“Looking ahead, as the global economy slowly opens up and continues on its road to recovery,” said Mr Bancroft, “a majority of industry forecasts estimate for the LNG marketplace to be oversupplied across most of the 2020s, requiring substantial investment in LNG infrastructure to access new markets, which we expect to be mainly based on new FSRU terminals.”
Expanding its fleet of FSRUs
By the end of 2020, Excelerate Energy expects to transition its entire fleet to its newly formed ship management arm Excelerate Technical Management, according to Mr Bancroft.
In June, Excelerate expanded its fleet of FSRUs to 10, taking delivery of Excelerate Sequoia from South Korea’s Daewoo Shipbuilding and Marine Engineering (DSME). The FSRU joins the Excelerate fleet under a five-year bareboat charter (BBC) signed with Greek shipowner Maran Gas Maritime in September 2019. Excelerate will have the option to purchase Excelerate Sequoia during the five-year BBC.
The vessel completed its first gas-up and cool-down operations at POSCO Energy’s Gwangyang LNG Terminal in Jeonnam, South Korea in June. South Korea’s first private LNG terminal, Gwangyang, has carried out gas-trial and gas-up/cool-down operations for more than 150 vessels since 2005. Gas-up is one of the mandatory procedures an LNG carrier must perform to make the vessel commercially ready to receive LNG cargoes.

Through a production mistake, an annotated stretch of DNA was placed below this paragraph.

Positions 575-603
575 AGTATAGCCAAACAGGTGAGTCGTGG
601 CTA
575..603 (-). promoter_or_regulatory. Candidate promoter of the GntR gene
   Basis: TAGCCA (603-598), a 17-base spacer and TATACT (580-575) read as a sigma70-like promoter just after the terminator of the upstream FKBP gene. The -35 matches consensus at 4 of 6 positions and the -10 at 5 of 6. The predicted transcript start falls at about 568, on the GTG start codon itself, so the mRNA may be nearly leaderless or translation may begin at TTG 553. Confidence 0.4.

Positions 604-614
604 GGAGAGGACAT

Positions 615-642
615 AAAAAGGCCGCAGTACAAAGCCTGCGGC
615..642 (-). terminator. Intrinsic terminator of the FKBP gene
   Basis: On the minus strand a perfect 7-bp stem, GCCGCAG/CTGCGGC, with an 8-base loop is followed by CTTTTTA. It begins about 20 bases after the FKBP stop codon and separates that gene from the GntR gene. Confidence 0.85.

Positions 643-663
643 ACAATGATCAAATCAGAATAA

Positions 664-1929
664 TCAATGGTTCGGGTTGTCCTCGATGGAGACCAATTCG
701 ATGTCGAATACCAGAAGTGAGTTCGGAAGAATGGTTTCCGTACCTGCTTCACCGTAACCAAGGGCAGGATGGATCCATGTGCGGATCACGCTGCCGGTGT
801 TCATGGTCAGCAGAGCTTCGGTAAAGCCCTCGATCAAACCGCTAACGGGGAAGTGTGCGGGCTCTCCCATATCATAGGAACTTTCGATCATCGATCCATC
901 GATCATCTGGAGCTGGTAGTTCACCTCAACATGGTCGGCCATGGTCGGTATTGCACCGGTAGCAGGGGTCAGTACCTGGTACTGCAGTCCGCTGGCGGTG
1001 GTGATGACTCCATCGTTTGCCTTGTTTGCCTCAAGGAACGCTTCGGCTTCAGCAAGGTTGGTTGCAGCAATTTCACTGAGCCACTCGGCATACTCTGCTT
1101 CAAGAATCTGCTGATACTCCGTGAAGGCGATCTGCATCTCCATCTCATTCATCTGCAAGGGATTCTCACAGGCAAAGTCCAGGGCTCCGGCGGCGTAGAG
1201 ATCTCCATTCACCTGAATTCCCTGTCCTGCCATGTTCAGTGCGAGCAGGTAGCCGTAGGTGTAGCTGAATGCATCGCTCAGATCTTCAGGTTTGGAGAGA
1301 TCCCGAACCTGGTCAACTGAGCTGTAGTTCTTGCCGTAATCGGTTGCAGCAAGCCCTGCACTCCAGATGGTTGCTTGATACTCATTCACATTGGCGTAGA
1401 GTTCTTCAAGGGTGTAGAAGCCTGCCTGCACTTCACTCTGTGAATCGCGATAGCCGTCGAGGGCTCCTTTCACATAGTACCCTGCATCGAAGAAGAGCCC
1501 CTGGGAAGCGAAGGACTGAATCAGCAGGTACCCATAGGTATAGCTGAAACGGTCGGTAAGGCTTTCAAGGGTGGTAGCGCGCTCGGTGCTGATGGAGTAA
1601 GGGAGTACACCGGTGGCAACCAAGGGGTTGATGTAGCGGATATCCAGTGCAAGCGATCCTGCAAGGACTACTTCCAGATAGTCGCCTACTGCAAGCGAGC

Operational flexibility: FSRU or LNG carrier
Capable of operating as either an FSRU or a fully tradeable LNG carrier, Excelerate Sequoia has an overall length of 294.5 m, beam of 46.4 m, draft of 11.7 m and depth of 26.5 m, with a storage capacity of 173,400 m3. The vessel’s main generators consist of two 6L Wärtsilä 50 DF and two 9L Wärtsilä DF engines, with a service speed of 18 knots.
Of particular note is the attention to crew comfort on Excelerate Sequoia, with limitations set on noise and vibration as signified by special Bureau Veritas (BV) class notations CONF-Noise 3 and COMF-Vib 3.
Mr Bancroft also highlighted Excelerate Sequoia’s LNG vaporisation design, which uses glycol water as the heating medium in a closed loop to regasify the LNG. The indirect glycol water regas system does not require any direct seawater interface with the vaporiser. For storage, Excelerate Sequoia is equipped with a GTT NO96 glass wool cargo containment system, with an expected boil-off rate (BOR) of 0.122%, surpassing the industry average BOR of 0.15% regardless of operating as either an FSRU or LNG carrier.